But the picture is stranger still: in addition to dark matter, physicists now talk about “dark energy”, an energy density that fills space and is inferable, again, from its gravitational influence. (In general relativity, all energy sources have a gravitational effect.) It is accessible to study principally from its effect on the expansion rate of the universe. One of the most surprising claims made by physicists working on these topics is that the expansion rate of the universe is actually accelerating; this was not expected. Amazingly, the dark energy seems to be, on the largest cosmic scales, the single largest component of the universe’s overall energy density, accounting for over 70% of the total.
The present accounting is therefore something like this: the universe consists of over 70% dark energy, almost 25% dark matter, and only about 4% ordinary (or, in technical lingo, ‘baryonic’) matter — that is, the matter that makes up stars, airplanes, bodies, and harmonicas.
Richard Panek’s book tells the story of how this picture of the world has developed in the last fifty years or so, and especially in the last few decades. He introduces us to many of the people involved, on both the experimental and theoretical sides. As in any healthy science, these developments have been driven by experimental observations, and he describes the main lines of evidence for the existence of dark matter and dark energy: galactic rotation curves, galactic cluster dynamics and structure formation, gravitational lensing, and cosmic acceleration, for instance. A big chunk of the book is devoted to describing supernovae searches, which are certainly important for determining the expansion rate of the universe, but which, in the grand scheme of things, probably do not warrant quite as much attention as they are given here.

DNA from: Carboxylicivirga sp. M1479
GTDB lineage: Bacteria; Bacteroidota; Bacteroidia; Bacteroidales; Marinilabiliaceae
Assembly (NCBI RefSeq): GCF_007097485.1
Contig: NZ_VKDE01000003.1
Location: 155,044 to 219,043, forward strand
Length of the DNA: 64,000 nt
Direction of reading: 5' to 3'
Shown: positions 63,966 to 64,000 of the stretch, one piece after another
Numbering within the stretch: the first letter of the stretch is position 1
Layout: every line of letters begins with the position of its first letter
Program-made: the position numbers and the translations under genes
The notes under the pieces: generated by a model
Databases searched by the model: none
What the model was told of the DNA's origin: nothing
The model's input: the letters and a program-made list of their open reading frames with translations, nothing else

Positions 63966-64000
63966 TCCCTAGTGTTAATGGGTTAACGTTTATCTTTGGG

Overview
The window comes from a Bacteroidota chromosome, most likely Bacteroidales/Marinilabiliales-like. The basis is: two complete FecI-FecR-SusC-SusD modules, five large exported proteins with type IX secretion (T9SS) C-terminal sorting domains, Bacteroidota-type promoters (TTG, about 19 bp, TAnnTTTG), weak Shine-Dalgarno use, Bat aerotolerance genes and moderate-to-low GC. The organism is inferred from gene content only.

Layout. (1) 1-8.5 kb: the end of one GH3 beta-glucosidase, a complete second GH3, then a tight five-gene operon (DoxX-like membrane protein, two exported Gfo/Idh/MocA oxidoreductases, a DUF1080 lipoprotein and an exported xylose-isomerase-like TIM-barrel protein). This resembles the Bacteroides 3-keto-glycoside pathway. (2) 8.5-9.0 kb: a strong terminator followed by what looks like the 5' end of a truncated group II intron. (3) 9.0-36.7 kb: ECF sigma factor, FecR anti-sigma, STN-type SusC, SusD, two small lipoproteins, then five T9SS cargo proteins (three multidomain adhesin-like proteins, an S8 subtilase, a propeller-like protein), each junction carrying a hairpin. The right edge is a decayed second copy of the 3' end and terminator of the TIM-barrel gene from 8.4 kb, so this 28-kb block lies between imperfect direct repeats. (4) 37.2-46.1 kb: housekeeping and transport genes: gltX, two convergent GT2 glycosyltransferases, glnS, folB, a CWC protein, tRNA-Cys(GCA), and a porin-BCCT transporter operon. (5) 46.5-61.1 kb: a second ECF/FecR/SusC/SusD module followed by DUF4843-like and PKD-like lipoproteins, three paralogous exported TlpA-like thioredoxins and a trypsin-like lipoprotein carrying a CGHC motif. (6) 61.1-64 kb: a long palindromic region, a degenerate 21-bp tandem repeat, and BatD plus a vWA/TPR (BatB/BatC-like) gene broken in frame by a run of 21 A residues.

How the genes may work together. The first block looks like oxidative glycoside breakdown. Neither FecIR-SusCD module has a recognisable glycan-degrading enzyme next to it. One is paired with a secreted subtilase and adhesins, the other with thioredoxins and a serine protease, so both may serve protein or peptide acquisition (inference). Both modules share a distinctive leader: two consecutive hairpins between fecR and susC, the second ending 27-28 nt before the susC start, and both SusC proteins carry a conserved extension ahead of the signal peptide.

I was impressed at Panek’s ability to convey the ideas behind the science without resorting to overly technical language. For instance, he clearly explains how the expansion rate of the universe — whether it is decelerating or accelerating — affects how cosmologists calculate the age of the universe. I wish, however, that he would have explained how, if energy gravitates, a cosmic energy density can cause the universe to expand more quickly, rather than (as one might expect) more slowly. The dark energy seems to have an anti-gravitational effect, pushing things apart rather than pulling them together, and that is bound to seem strange to the reader.